After he beats the mechas, the Old San Franciscans debate whether or not to welcome Venom into their society. The council ultimately votes not to permit Venom to join them. So Venom decides to go after Treece, hoping that if he takes care of Treece, they'll change their mind.
Meanwhile, Spider-Man searches for Venom and learns that Eddie's father, Carl Brock, still lives in San Francisco. He doesn't learn anything from him as Peter Parker...
...so, secret identity be damned i guess, he approaches him moments later as Spider-Man.
Nonethless, he still learns nothing from Carl. He gets some info from the Brock's housekeeper, Sharon Dempsy, but even that doesn't amount to much (basically, Brock's father doesn't like him very much). Neither Carl Brock nor Sharon Dempsy will appear again. As with the Old San Franciscans, i wonder if David Michelinie would have used them more if he continued to write the series.
While Spider-Man is doing that, Venom invades Treece's building and learns that Treece is planning a renovation of the park over the underground city, supposedly as a gift to the city. Venom is attacked by a ton of guards, but gets away. But before that plot goes any further, Venom is attacked by the Jury.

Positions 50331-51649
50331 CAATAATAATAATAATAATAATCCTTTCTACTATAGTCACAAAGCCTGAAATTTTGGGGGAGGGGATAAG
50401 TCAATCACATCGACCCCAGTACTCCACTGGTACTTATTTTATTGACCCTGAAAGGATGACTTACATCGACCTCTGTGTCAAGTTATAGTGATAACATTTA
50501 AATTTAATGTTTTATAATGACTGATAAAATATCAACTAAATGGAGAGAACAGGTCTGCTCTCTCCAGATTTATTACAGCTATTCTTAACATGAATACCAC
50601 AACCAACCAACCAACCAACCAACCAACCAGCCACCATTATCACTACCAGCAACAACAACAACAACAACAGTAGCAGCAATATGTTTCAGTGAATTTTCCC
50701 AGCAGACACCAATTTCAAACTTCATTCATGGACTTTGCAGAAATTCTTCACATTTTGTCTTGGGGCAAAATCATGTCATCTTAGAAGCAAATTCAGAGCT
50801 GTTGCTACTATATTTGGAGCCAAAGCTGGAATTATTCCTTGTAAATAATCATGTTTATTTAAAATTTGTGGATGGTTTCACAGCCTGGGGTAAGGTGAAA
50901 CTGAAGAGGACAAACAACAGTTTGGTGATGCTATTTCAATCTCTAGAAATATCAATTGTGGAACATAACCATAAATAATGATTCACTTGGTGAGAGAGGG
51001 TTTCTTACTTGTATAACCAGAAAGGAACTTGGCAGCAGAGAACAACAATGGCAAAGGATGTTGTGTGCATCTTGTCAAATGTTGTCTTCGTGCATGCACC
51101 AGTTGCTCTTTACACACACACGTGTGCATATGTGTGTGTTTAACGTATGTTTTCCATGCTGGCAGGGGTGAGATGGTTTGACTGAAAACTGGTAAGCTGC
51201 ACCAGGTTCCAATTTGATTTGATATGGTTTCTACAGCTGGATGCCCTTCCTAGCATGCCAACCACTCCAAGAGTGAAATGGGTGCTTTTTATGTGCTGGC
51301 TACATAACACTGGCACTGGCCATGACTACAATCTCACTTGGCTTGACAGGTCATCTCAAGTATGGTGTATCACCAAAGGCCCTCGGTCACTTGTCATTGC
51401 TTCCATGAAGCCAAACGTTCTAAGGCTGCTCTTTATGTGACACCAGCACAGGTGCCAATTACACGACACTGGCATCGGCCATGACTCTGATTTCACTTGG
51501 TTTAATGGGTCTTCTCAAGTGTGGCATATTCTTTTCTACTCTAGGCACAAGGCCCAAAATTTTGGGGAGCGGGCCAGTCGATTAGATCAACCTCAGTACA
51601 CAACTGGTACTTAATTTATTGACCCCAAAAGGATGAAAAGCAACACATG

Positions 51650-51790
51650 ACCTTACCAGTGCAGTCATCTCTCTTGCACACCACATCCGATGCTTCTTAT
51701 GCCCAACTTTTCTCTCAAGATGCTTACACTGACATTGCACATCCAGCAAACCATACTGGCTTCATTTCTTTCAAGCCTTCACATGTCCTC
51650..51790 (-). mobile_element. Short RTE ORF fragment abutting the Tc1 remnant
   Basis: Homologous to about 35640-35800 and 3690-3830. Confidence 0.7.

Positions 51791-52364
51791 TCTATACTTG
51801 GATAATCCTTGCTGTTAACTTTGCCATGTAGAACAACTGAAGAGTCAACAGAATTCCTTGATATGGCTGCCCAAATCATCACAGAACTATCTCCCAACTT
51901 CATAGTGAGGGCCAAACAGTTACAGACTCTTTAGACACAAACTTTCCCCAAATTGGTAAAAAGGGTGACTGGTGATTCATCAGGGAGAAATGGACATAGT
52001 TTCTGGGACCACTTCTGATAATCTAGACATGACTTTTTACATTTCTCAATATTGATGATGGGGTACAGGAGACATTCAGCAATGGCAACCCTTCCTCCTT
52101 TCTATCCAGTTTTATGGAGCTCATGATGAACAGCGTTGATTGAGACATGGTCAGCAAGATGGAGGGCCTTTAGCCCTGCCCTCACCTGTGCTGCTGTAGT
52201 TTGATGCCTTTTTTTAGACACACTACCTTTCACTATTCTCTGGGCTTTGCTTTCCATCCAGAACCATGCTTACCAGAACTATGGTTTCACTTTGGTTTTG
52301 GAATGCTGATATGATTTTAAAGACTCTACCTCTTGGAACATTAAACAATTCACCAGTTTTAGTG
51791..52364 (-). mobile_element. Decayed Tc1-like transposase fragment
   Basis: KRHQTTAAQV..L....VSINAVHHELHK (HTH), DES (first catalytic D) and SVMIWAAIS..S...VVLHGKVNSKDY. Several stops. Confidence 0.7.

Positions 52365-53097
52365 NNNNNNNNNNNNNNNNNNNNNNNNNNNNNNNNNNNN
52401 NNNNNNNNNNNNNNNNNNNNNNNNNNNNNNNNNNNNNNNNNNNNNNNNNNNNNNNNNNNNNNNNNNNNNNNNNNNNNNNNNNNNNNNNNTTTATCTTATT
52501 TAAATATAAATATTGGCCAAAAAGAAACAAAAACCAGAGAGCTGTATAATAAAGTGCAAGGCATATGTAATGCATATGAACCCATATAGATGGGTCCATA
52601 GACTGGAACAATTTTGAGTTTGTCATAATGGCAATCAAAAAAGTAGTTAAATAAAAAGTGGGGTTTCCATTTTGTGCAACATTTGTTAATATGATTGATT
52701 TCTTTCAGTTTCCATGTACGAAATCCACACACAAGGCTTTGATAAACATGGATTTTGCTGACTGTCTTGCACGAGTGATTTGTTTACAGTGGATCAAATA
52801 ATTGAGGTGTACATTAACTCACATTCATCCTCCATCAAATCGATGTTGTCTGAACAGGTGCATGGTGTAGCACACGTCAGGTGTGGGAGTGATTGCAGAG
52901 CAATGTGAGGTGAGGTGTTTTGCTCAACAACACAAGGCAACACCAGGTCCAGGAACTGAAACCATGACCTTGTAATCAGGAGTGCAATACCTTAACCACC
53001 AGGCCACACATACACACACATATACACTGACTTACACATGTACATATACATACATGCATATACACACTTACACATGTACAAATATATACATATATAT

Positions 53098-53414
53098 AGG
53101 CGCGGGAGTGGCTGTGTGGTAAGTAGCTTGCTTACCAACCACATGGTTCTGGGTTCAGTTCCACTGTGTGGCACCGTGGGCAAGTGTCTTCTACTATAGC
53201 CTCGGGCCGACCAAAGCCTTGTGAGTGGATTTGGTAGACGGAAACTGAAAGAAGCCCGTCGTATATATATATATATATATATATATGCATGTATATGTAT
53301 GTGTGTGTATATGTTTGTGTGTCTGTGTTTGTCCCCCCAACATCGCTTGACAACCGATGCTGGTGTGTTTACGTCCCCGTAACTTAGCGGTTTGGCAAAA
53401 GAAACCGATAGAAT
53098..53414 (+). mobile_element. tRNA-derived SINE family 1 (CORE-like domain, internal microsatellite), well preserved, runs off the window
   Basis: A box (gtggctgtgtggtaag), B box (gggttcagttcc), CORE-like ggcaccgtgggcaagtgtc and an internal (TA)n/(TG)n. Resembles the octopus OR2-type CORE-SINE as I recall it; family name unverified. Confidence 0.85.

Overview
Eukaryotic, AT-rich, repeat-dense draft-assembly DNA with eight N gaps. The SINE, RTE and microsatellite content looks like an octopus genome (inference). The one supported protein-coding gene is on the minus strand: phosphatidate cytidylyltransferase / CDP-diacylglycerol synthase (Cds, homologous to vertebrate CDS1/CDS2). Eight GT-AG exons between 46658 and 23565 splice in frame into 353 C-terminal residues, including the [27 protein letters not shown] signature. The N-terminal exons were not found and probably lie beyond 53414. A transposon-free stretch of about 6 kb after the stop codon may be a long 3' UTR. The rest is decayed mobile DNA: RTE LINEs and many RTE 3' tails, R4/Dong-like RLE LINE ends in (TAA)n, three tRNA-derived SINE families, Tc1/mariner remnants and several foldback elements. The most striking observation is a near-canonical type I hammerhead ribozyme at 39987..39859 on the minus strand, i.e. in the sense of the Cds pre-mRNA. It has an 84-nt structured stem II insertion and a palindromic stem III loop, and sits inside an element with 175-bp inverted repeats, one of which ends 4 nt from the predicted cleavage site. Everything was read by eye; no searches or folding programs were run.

The Jury are led by Orwell Taylor, who was the father of the Vault Guardsman that Venom killed in Amazing Spider-Man #315. He's organized a group of ex-Guardsmen and other friends of his son from the military to get vengeance on Venom.
Venom lamely says that he "didn't want to hurt anyone" before fighting back and escaping. He later says to himself that killing Orwell's son "was a regrettable necessity" as "part of our quest to destroy Spider-Man", but that "the elder Taylor's grief is valid". The Jury continue to pursue Venom.
Venom is offered an escape when he's approached by Treece, who offers him sanctuary and a job as his new head of security. Venom warily goes along with it, but winds up getting trapped. And it turns out that Treece works for Carlton Drake of the Life Foundation.
The Life Foundation is still in the business of selling upscale survivalist condominiums, and Drake thinks that symbiotes would make for good suits for security guards. I guess the fact that both current symbiote hosts are murdering psychopaths isn't a cause for concern.
So five spawn of Venom are extracted from him the same way that Carnage was created.
Spider-Man, still searching for Venom, meets the first of the new symbiotes.
Deja vu is a nice way of putting it, Spidey. More like brand dilution.
Spider-Man has a much easier time with this symbiote than he's ever had with Venom or Carnage, and she requests extraction. Spidey follows the ship that picks her up back to where Venom is being held. But that's where all the new symbiotes are.